Friday, August 24, 2007

Blog this!

By David Brewer

Well I'm back from Japan and it was great!! I had the best time, and now I'm on my way to Germany, Poland, etc..

I was just reading John Lee's latest blog. I was touring with Albert Collins at the time of the show he mentions. We were on our way to play the Commodore Ballroom in Vancouver, B.C., and we were added on to the bill. It was so cool to meet Howlin Wolf...Coco Montoya was Albert's drummer at the time, and my ex-brother-in-law "Boom" (now with Pearl Jam) was on B-3 (plus me on guitar, of course). I'd love to get my hands on a copy of that poster, John.

Anyway, I'm on my way again soon and I should be back home sometime in October. Then I'm off to Nashville to back up my daughter Rachel. I may stop over in North Carolina and see Roberta Penn.

By the way, my friend Darin Wade's father was murdered up on Crown Hill, on 90th and 14th. I just heard about it on the news the day I got back. They're trying to find out who did it, so if anybody knows anything, call Crime Stoppers.

And oblige..Brewer...

Wednesday, August 22, 2007

In the Pocket with Mr. Solid

By John Lee

Going way back with Gary Sloan

I’ve known Gary Sloan since I was in high school in Anchorage, Alaska. In 1965 he fronted a rock and roll band called The Outlaws and I was either in The Breakers, a surf and rock and roll band, or groups The Better Sex or The Who Nose. I hadn’t become a bass player yet. I played rhythm guitar, tambourine, maracas and sang back-up vocals.

Late in 1965, Gary and I, along with Pete Nolfi on electric bass, Dean Forbes on lead guitar, and Mike Caporale on drums, started what would become Alaska’s first blues band, Proof. After high school graduation in 1967, I left Alaska and went to California where I pretended to go to college. It turned into a year of street education in San Francisco’s Bay area seeing The Paul Butterfield Blues Band, Charlie Musselwhite, James Cotton’s great band with Luther Tucker on guitar, The Electric Flag with Mike Bloomfield and many of other groups like Cream, the Jimi Hendrix Experience, and Big Brother and the Holding Co. with Janis Joplin. Hey, I would hang around The Fillmore smoking cigarettes with Luther Tucker and Butterfield’s guitar player, Elvin Bishop and talking the blues. I once got drunk with Janis Joplin on Southern Comfort. I also met George Harrison one afternoon on Haight Street. This was the summer of 1967 to late spring 1968. The scene was being overrun with crystal-meth and the battles between the cops and the Black Panthers made the Bay area something of a war zone, so I went back to Anchorage.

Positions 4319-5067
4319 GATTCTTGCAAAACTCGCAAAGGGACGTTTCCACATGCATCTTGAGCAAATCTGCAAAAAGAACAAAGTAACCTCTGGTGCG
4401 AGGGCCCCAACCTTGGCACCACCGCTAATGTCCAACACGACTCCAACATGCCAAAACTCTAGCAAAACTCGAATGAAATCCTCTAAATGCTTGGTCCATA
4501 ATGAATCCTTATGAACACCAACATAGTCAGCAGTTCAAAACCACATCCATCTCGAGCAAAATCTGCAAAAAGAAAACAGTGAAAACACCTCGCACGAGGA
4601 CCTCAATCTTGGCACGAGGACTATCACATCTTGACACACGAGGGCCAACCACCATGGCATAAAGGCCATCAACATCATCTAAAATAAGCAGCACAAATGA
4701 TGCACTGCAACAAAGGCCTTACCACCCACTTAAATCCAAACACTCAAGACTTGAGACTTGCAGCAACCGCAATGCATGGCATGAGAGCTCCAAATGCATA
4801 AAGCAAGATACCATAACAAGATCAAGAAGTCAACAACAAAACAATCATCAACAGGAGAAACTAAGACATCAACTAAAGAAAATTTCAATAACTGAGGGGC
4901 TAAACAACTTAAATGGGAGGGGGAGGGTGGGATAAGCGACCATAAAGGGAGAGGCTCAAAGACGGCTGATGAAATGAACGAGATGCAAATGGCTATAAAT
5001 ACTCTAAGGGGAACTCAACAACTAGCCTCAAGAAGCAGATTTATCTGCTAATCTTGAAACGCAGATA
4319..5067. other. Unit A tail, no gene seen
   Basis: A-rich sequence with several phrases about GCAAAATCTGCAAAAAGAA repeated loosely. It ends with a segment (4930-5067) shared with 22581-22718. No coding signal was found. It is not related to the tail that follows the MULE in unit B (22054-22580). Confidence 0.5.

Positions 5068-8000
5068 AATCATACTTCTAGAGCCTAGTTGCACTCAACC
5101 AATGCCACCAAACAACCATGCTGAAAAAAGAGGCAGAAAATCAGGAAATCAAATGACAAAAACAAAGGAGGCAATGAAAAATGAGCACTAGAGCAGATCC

I hooked back up with Gary Sloan on harp and vocals, Roger Crosta on drums, and a guitar phenom named Rufus Reid. We called ourselves Proof again. I was playing bass full time now. We got a house gig at a place called The Electric Eye. The Eye was a hang out for hippies and bikers. The bikers were real scooter trash, not the weekend Harley crowd that seems so common today. They called themselves the Brother’s Motorcycle Club. I was given an honorary membership. The Brother’s later became the Hell’s Angels. This was a wild scene and a summary of what I lived thru at that time could fill a book, but that’s for another time.